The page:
The 5 Elements of Shading

In order to draw realistically, you must first understand how lighting affects form. There are five elements of shading essential to depicting an object’s form realistically.

Without a solid foundation of these elements, everything you draw will look flat. Your subject will look three-dimensional only when the effects of light and shadow are properly placed. Each of the five elements of shading can be seen on the sphere below.

1.Cast Shadow

This is the shadow the object you are drawing casts onto a surrounding surface. It is often the darkest part of your drawing because this is where the light is completely blocked. It should be drawn in as close to black as possible. As it comes out from the object, it will start to appear lighter. It is No. 1 on the value scale.

2. Shadow Edge

This is also referred to as a turning shadow. It is not the edge of the object, but rather the shadow on the object that shows it’s a rounded surface. This is a dark gray tone that corresponds with No. 2 on the value scale. You will find this shadow where an object has protruded and the surface recedes to the other side.

3. Halftone

This is the true color of your object, unaffected by the light. It has no shadow and is No. 3 on the value scale.

4. Reflected Light

Look at the sphere above, and you’ll see a subtle rim of light along the edge of the shadow side. This is the light bouncing up from the surface and coming from behind. It is the element most often left out of a drawing. Yet without it separating the shadow edge and cast shadow, your object will look flat.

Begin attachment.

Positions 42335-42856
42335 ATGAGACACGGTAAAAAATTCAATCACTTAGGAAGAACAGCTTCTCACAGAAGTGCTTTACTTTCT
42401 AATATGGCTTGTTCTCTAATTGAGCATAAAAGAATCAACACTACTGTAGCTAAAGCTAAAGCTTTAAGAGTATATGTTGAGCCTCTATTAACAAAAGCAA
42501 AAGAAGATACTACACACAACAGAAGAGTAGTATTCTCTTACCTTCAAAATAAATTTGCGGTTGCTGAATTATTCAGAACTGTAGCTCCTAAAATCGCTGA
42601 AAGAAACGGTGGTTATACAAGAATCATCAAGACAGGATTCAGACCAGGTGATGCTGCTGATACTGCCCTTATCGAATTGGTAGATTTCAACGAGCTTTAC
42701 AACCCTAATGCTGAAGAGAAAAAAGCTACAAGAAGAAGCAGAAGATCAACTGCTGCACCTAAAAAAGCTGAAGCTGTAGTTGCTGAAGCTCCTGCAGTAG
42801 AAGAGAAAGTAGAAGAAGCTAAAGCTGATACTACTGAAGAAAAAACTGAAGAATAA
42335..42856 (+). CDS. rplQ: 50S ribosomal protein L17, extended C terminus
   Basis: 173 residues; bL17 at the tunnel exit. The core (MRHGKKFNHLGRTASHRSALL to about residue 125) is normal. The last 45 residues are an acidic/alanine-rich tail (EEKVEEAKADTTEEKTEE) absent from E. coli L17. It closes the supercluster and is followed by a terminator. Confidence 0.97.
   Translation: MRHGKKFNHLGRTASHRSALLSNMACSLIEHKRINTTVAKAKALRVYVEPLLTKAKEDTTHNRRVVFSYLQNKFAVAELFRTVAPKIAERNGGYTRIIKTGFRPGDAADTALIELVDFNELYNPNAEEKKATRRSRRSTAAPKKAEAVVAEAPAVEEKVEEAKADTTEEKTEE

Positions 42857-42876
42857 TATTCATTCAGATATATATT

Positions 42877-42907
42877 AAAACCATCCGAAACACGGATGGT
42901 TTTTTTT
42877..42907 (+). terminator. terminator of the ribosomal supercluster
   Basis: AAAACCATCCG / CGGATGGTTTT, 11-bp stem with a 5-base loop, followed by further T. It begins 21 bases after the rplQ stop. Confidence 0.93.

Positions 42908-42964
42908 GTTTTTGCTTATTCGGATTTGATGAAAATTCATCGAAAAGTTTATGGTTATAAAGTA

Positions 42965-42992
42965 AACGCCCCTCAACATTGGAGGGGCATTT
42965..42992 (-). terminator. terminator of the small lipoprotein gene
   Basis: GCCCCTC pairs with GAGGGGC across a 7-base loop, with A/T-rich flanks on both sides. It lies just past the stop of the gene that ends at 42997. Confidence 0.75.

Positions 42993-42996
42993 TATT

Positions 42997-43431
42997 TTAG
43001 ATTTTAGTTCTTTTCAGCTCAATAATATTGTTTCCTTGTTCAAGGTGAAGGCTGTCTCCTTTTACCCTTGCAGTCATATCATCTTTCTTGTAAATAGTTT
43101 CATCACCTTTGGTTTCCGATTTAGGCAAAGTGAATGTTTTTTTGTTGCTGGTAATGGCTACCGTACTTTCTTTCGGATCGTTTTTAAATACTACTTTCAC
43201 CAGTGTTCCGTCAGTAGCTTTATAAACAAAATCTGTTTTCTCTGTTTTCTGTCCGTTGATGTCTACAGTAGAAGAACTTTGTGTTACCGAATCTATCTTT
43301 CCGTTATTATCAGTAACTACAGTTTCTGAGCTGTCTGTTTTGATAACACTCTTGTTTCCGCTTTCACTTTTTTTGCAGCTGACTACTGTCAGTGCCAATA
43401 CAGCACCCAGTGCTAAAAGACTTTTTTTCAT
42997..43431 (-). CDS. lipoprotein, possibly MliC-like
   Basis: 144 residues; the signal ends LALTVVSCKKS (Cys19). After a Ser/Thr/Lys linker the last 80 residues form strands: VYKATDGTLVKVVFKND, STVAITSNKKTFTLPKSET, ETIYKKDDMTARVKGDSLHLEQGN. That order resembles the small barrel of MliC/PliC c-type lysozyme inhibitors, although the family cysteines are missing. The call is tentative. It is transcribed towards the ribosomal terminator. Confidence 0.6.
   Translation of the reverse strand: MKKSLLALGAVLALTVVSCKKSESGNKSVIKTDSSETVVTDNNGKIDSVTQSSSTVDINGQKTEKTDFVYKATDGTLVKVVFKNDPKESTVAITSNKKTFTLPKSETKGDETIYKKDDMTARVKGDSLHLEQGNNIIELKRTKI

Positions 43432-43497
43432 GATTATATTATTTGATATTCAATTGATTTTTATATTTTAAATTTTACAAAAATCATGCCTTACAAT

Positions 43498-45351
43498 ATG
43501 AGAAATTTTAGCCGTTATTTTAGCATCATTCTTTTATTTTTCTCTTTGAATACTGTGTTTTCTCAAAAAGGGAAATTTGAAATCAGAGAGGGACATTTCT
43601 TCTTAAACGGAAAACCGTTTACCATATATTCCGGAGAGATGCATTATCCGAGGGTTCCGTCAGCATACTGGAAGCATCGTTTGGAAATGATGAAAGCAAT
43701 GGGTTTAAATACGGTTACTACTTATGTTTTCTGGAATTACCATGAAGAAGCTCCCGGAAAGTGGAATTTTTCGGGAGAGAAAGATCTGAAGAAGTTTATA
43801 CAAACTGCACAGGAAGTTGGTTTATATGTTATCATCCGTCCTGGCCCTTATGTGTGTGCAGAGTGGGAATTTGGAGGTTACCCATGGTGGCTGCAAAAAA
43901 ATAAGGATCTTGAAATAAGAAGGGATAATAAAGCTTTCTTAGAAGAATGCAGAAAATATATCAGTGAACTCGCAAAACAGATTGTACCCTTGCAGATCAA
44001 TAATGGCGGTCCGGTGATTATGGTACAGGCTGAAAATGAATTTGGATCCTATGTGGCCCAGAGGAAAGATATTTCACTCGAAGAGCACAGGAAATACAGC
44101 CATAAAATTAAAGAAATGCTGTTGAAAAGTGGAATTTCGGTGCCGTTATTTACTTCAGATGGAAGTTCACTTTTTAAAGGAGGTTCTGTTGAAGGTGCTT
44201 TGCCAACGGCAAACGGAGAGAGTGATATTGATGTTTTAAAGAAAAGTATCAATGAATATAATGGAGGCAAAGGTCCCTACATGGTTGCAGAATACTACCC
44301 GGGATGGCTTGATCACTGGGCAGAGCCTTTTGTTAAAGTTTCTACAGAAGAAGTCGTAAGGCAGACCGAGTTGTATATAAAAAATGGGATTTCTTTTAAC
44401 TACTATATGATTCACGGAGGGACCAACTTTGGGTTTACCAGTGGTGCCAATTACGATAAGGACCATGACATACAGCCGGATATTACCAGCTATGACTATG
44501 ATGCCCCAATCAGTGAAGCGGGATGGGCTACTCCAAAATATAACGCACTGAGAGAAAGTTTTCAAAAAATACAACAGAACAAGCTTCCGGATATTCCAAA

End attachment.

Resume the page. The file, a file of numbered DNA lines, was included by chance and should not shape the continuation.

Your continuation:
Be sure to study your reference for the reflected light — it is always seen on the edges, rims or lip of an object. While it is lighter than the shadows, it is still seen on the darker side of the object. It should never be left too white, or it will not look realistic. It is a light gray and corresponds with No. 4 on the value scale.

5. Full Light

This is the part of your subject that receives the most light. It’s No. 5 on the value scale, where the tones fade gently into the white of the paper.

Backgrounds and Edges

Graphite is a foundation medium. The gray tones it produces provide you a means for fully exploring and understanding the importance of value and the five elements of shading we have touched on earlier.

One way you can use value to achieve a better sense of depth in your drawings is to add tone to the background. Notice below how the dark backgrounds affect the look of the shapes. If these shapes were set against white backgrounds, their edges would look much different.

When it comes to drawing shapes, there are two distinct types of edges: hard and soft. Hard edges are found where two surfaces come together or overlap. They are quite defined as their tones create the look of an edge by stopping abruptly. Soft edges can be found in areas when an object bends gently. They have a gradual change in tone.

Background Makes a Difference

When the sphere is placed in front of a toned background, its edges look different compared to the previous sphere with the white background. When drawing, always ask yourself if you are blending light over dark or dark over light.

Hard and Soft Edges

This cone has two distinct types of edges: hard and soft. The soft edge can be found in the curve of the shadow on the rounded surface of the cone. Hard edges are created were the cone overlaps the background and touches the table.

Keep Learning

Now that you have the basics of graphite pencil covered, start practicing! Lee Hammond’s All New Big Book of Drawing is a culmination of the artist’s 40 years of teaching, featuring more the 80 step-by-step projects and tips for both drawing with graphite pencil and colored pencil. Onward, artists!

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